Duruflé was echoing this tradition when he wrote his Variations des themes gregoriens several hundred years later, one of the most beautiful of which is his Ubi Caritas, as heard here:

If you like Duruflé, you should also check out Francis Poulenc, another French composer of the 20th century. Finally, all of the music mentioned here is available for purchase from iTunes 🙂 So be legal… (I recommend the Westminster Cathedral Choir recording of Missa Aeterna Christi Munera especially).


How to chant II

April 28, 2008

The reciting tone… In chant, particularly for psalms or any lengthy text set to chant (like scripture readings or prayers), you’ll encounter the reciting tone. It looks sort of like this: open neume.

This indicates that several words are sung at this same pitch, until you reach the inflection point. The inflection point is usually identified by italics. Let’s look at an example:

Psalm 148 - chant

Now – this is a setting I wrote, and it’s not particularly good, but it will at least suffice for this demonstration (and copyright purposes). Let’s ignore the antiphon for now, and just look at the second set of lines – starting with the text “Praise the Lord from the Hea-vens, praise Him in the heights.”

The reciting tone covers “Praise the Lord from the” – all these words are sung at that same pitch. The first syllable of Heavens is italicized and indicates when you change the pitch to the next note, or neume. The | indicates the change to a different phrase, which, though different notes, behaves the same way in that “praise him” is sung at the reciting pitch specified for that phrase, and “in” is the inflection point. Simple, eh?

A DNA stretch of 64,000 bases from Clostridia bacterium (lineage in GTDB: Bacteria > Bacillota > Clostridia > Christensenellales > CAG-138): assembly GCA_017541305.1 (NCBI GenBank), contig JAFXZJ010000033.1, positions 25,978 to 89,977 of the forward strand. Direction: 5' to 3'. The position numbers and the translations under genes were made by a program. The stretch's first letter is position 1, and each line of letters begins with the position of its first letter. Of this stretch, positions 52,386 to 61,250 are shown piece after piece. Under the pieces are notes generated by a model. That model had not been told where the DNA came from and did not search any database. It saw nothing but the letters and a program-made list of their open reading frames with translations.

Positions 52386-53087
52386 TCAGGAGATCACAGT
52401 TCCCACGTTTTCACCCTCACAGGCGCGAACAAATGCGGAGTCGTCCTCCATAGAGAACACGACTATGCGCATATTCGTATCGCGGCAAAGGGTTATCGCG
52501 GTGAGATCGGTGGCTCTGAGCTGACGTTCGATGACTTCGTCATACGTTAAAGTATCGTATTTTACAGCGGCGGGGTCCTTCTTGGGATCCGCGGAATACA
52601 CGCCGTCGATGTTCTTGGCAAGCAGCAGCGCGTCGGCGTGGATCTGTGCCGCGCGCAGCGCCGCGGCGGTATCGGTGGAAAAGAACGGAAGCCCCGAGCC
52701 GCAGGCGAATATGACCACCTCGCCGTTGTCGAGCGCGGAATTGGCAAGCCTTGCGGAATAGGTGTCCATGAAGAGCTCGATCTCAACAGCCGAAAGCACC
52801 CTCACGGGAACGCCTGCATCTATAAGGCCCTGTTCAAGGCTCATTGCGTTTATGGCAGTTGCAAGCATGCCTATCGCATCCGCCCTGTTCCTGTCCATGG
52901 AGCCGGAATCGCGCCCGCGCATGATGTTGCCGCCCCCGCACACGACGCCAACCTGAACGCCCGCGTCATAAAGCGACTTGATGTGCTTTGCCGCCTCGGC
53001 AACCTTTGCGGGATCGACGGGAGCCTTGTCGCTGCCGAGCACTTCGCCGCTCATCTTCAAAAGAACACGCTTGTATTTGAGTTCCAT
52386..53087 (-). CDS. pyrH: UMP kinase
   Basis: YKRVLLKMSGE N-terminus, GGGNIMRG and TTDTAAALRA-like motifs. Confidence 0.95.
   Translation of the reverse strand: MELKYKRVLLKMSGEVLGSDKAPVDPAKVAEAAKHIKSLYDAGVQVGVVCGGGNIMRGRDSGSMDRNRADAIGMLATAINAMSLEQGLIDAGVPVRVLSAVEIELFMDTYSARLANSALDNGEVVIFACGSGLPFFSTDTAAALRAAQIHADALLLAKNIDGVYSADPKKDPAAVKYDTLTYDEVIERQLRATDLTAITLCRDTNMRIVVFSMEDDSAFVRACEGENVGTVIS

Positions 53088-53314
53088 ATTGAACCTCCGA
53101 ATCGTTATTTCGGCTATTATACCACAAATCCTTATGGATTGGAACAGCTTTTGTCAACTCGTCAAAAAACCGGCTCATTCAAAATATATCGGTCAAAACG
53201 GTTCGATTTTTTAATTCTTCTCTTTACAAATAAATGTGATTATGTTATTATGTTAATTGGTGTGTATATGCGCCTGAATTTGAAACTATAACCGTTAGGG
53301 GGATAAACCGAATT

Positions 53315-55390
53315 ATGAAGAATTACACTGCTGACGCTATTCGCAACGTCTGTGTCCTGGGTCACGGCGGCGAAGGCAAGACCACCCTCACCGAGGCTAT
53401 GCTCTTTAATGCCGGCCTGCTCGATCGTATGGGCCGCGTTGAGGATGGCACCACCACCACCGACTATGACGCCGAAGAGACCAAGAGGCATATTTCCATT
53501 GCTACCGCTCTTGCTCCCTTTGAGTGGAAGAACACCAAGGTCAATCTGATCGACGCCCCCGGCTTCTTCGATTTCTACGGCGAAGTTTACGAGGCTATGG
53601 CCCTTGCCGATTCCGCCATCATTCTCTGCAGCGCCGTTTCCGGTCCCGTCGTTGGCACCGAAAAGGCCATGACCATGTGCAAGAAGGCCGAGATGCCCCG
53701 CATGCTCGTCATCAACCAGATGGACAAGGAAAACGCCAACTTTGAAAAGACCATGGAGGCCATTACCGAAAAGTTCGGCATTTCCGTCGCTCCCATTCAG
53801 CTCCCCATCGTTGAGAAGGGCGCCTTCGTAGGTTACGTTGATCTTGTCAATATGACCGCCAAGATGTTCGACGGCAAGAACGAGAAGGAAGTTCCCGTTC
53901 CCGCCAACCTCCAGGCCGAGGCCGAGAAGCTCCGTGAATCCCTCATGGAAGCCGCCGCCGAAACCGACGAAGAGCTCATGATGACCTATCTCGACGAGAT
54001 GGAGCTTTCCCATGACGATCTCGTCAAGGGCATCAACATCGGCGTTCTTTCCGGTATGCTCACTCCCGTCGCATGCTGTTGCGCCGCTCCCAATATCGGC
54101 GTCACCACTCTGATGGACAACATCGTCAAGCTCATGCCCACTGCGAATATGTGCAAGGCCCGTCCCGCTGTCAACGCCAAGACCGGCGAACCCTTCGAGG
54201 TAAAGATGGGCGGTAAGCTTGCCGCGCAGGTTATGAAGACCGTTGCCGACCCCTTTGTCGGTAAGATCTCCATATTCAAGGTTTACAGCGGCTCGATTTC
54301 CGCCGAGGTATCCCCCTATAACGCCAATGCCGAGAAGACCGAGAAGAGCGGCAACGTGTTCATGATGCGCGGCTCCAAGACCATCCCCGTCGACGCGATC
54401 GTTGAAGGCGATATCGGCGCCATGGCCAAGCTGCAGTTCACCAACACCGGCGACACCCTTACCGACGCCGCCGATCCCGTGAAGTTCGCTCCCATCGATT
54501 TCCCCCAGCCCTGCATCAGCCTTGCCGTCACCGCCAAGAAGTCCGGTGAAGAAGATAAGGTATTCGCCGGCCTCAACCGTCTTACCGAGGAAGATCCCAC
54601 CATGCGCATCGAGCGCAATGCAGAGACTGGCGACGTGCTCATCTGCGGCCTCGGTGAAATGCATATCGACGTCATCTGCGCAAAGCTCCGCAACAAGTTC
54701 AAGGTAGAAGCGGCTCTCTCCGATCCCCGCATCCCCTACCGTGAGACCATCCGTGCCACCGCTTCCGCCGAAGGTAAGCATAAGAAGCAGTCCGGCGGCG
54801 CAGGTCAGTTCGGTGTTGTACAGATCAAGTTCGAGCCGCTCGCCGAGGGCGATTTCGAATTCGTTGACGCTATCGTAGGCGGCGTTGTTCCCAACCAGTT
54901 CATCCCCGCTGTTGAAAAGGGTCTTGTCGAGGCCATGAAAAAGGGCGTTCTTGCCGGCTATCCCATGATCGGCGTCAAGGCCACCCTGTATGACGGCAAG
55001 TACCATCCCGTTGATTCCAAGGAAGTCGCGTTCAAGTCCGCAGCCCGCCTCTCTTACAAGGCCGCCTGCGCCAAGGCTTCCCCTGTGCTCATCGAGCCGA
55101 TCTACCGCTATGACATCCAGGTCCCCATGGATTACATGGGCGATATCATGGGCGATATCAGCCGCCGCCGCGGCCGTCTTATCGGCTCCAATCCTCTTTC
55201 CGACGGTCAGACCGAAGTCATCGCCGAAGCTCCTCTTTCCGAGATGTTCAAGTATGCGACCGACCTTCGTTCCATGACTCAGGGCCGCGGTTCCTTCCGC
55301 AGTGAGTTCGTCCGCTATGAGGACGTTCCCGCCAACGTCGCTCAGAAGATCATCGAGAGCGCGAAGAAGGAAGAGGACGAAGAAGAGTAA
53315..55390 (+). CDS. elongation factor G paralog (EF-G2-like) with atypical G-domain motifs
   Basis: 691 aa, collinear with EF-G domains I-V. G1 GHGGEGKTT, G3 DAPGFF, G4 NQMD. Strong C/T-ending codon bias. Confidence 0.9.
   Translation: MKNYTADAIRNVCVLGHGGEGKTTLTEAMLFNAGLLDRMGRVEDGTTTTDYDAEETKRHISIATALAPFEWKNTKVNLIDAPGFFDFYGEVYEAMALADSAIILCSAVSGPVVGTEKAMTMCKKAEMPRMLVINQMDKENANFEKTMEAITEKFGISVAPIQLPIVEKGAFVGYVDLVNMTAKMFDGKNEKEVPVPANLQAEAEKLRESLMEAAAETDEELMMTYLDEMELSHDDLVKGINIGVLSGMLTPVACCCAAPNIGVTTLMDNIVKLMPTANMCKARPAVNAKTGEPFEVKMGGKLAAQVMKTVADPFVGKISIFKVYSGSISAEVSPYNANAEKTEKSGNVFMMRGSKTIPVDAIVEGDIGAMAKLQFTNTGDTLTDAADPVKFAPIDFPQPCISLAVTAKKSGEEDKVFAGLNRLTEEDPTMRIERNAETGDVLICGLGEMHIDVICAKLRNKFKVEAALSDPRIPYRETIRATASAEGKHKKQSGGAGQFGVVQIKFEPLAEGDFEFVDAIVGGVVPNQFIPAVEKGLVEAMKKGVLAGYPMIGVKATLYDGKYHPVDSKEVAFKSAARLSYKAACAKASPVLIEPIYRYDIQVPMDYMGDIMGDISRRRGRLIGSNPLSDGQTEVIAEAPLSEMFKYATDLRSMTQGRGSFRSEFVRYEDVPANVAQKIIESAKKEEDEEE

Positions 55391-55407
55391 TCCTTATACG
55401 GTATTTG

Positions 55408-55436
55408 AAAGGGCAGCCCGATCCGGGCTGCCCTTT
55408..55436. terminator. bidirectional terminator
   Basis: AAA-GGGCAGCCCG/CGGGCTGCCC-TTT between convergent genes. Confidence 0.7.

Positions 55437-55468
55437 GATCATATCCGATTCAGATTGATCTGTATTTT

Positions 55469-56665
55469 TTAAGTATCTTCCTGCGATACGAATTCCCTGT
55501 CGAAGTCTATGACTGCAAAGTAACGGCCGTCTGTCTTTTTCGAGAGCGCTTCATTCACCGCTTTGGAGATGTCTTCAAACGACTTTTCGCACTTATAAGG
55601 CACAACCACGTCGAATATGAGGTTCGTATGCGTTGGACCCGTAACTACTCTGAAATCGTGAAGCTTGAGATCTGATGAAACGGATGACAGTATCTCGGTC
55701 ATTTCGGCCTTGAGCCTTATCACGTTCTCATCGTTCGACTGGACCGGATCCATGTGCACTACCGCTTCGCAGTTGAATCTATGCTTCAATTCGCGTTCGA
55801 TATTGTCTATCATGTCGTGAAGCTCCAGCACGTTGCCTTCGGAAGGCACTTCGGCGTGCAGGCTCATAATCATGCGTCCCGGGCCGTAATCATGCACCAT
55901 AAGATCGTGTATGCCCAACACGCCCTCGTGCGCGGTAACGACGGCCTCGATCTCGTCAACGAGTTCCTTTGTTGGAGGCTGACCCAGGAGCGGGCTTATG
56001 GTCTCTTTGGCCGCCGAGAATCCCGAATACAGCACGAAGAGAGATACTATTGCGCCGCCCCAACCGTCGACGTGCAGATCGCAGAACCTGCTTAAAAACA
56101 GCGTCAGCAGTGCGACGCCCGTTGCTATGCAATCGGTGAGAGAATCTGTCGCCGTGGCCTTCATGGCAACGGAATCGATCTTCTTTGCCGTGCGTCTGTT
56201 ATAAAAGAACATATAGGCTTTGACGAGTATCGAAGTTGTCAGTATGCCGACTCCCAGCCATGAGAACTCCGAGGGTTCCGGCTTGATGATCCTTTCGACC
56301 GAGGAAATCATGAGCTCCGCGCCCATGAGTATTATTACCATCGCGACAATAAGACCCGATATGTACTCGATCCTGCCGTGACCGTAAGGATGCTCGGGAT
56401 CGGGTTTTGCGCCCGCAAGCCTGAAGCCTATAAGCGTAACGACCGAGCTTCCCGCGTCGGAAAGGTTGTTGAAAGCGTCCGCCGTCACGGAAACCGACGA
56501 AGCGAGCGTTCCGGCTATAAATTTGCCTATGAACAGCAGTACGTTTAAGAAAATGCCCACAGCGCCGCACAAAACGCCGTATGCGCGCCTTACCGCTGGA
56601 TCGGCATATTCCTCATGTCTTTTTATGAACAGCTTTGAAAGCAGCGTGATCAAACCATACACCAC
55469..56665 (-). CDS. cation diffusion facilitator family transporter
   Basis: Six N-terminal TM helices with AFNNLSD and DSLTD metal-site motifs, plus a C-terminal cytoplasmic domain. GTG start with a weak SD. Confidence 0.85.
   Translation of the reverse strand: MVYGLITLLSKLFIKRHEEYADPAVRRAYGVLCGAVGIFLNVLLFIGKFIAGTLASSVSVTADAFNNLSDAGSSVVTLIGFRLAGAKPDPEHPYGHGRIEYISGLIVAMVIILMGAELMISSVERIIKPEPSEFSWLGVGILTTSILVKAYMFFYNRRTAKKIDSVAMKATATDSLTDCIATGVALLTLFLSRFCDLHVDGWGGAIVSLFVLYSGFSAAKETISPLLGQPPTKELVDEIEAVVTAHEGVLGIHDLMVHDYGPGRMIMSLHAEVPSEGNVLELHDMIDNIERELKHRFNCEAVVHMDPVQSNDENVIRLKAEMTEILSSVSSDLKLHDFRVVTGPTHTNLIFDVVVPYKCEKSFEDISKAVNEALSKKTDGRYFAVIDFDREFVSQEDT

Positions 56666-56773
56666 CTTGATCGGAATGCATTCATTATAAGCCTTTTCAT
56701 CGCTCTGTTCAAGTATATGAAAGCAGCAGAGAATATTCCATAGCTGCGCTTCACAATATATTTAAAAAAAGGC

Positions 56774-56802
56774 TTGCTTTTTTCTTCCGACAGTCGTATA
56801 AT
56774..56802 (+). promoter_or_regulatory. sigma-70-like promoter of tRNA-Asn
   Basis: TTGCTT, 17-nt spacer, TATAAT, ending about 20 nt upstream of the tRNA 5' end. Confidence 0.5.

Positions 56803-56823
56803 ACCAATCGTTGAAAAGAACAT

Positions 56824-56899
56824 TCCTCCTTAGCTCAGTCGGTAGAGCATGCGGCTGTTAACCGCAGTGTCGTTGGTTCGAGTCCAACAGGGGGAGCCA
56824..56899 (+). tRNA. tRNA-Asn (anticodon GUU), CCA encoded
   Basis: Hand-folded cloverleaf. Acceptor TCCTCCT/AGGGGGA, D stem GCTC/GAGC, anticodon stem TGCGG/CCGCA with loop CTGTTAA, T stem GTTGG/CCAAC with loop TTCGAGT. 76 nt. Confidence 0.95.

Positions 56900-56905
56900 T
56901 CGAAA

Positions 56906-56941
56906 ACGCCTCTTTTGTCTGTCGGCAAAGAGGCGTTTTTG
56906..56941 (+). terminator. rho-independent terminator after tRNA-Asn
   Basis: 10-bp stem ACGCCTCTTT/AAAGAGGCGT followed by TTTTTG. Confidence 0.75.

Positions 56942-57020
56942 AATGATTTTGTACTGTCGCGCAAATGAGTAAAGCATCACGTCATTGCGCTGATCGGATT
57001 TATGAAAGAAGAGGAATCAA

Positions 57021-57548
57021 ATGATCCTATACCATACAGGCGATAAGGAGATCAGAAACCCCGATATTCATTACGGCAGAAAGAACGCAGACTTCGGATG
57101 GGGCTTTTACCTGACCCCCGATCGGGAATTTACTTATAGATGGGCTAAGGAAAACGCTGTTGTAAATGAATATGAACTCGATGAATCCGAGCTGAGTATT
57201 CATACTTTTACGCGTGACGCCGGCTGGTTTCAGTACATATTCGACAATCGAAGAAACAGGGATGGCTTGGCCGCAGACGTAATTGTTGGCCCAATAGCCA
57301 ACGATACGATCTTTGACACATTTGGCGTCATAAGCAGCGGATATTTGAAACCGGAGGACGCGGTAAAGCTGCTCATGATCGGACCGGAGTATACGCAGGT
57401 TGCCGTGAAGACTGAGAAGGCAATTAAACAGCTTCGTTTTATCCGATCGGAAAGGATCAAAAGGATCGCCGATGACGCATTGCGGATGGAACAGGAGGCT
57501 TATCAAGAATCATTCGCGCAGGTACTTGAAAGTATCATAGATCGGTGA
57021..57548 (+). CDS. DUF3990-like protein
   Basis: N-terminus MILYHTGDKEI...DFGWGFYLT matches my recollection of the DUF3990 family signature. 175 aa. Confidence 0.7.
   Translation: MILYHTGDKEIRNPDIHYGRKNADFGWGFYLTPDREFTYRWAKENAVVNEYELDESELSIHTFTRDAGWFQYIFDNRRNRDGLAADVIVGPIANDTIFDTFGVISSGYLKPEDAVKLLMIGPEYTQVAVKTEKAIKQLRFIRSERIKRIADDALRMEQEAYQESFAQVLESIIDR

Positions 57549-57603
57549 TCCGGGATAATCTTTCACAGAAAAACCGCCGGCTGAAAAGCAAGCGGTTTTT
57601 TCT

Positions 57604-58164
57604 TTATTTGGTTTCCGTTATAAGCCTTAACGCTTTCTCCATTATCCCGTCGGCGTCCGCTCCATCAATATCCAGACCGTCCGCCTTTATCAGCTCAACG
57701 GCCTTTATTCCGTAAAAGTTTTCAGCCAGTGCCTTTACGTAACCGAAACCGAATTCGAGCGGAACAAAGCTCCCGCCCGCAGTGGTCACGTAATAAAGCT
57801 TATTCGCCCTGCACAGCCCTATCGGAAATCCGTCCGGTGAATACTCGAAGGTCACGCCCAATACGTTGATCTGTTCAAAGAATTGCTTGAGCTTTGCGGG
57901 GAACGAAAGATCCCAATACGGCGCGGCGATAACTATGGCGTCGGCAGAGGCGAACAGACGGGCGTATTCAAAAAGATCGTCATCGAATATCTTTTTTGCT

Now usually the text isn’t written next to the music – you would see the musical phrases, followed by the text in its entirety (with italics to mark the inflection points, and * or / to indicate the transition to the next phrase). At the end of the line, you simply go back to the first phrase. (Or possibly go to the anitphon).

For examples of this, and for an easy introduction into group chanting – I highly recommend the Mundelein Psalter. It allows you to chant the daily office in English with simple style chants similar (though far better) to the example above.

N.B. The antiphon, while written in chant notation, probably isn’t truly in the gregorian style (it’s too much like a polyphonic melody). I wrote this for our nuptial mass, for which the closing hymn was “All creatures of our God and King.” I wanted the antiphon to echo that melody, particularly since the text of this psalm (and the psalms immediately surrounding it in the Book of Psalms) is influential to the text of the hymn.


How to chant

April 27, 2008

Are you Catholic? Do you know how to chant? What, they didn’t teach you in your local parish?

All Catholics should know how to chant – Vatican II says so! His Holiness Pope Paul VI (promulgator of the Ordinary Form) said so. Even the USCCB says so.

But where to start? The St. Cecilia Schola Cantorum web site has several resources. Start with An Idiot’s Guide to Square Notes – this will teach you how to read the special notation chant has, as well as give you a primer on Latin pronunciation. For the initial chants every Catholic should know, use the “said so” link above. And then – show your friends and parishioners.